Over 40% of the world’s electricity consumption (amounted in 2012 at 20,900 TWh), is consumed by Industrial Systems and Processes (ISP) with overall efficiencies ranging from 80% to as low as 25%, for an average efficiency value of 55%. The wasted energy by industrial systems and processes is estimated at 3,921 TWh/year (almost the entire consumption of the United States alone in 2012).
In an actual economic environment, business sustainability requires high-efficiency technological processes that will increase their competitiveness. In other words: “Utilization of energy in the most cost effective way to carry out a process whereby waste energy is minimized and energy consumption reduced”.
The main drivers of energy efficiency are considered to be:
Rising energy prices
One of the main barriers to energy efficiency programs is the lack of a real Benchmarking methodology. It is unanimously considered that a benchmarking methodology should be based on technical and scientific principles.
Traditional benchmarking methodologies used for industrial systems and processes are inspired by those being used in commercial and residential sectors. In many ways, the benchmarking process was adapted to a “clerk work” recording timelessly numbers in Excel sheets. This is because conventional benchmarking is based on mimicking “the best practice” in industry.
It was demonstrated that results based on using “best practice” as a reference, are not reliable due to large variability of benchmarking factors (i.e. parameters defined by the creation of a system boundary). These parameters (requiring “Adjustments” according to IPMVP) cause baseline inaccuracies which require permanent and tedious Normalization activities.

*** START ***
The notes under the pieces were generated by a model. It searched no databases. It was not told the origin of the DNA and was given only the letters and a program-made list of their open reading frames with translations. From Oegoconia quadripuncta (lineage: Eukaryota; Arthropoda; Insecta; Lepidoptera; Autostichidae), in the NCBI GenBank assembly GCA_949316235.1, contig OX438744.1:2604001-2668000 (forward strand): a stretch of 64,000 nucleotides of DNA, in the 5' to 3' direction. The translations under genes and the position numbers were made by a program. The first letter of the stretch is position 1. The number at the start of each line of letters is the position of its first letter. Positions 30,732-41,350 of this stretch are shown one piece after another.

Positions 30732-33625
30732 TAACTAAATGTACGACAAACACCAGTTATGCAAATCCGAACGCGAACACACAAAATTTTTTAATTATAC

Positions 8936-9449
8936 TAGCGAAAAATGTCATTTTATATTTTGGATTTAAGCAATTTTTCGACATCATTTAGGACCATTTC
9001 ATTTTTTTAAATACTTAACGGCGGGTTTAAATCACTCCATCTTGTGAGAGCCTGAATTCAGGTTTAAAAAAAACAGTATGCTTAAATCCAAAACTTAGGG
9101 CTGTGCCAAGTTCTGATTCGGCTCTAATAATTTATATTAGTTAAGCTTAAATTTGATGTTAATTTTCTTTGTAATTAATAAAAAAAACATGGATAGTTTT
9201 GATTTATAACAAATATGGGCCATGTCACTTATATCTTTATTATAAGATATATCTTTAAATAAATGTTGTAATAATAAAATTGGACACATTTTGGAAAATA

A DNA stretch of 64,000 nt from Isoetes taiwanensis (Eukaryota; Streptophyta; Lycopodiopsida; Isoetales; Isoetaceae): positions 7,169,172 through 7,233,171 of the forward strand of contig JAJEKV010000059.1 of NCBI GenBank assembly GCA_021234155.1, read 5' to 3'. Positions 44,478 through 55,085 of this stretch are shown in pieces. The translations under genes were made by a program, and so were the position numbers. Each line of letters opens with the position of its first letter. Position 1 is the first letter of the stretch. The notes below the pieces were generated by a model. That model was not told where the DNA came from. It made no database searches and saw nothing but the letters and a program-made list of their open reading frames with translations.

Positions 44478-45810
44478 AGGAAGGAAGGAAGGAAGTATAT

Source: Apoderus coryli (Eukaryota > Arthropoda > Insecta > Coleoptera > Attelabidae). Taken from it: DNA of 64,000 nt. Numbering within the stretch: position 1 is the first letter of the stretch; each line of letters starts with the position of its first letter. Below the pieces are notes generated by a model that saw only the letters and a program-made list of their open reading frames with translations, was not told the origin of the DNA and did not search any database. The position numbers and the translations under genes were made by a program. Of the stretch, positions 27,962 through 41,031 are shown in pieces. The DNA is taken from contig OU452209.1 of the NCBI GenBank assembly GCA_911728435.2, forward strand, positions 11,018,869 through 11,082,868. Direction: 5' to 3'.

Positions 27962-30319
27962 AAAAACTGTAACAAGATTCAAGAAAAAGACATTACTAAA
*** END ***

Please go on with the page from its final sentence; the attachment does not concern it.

Demand Side Management (DSM) industry programs consider the total Energy Consumption of an Industrial System or Process as a whole (E.Used), while the proposed concept splits the energy in two specific components:
The Ideal Energy can be considered to be the productive energy, which represents the theoretical energy (or power) required to accomplish a given task by an ISP. The value of this energy is obtained by using a Mathematical Model (MM) which is based on physical laws specifically pertaining to the actual task being accomplished.
This Ideal Energy is considered to be independent of any technology, as it is based purely on scientific facts that govern the physical world. An ideal system uses only the energy that is required to obtain the result with zero losses, while the real system uses more energy to overcome losses embedded in the system itself.
Within the total energy consumption of an ISP, the Waste (or non-productive) Energy is the conjugate of the Ideal Energy. It is implied that Waste Energy is the part, of the total energy consumed by the ISP, which is focused on by DSM programs.
Attempting to predict energy savings against Ideal Energy is like attempting to violate the physical laws of the universe. Since Ideal Energy represents the “Minimum Minimorum” energy required to accomplish a task, no energy savings can be obtained from Ideal Energy.
By definition, the Energy-at-Risk (E@R) of an industrial system or process is defined as the “non-productive” energy. It represents the Waste Energy spent by the ISP to accomplish the task it was originally designed for.
Considering the two proposed components of energy as described earlier, the Benchmark Energy Factor (BEF) can be defined as the ratio between the total energy (E.Used) and the Ideal Energy (E.Ideal).
By definition, the BEF represents the overall invested energy (E.Used) when compared to the required energy to obtain the desired output. One can consider the BEF value to be the factor multiple of the Reference energy value that the ISP is consuming to accomplish a given task. In other words, how many times the minimum energy is being consumed to accomplish the task at hand?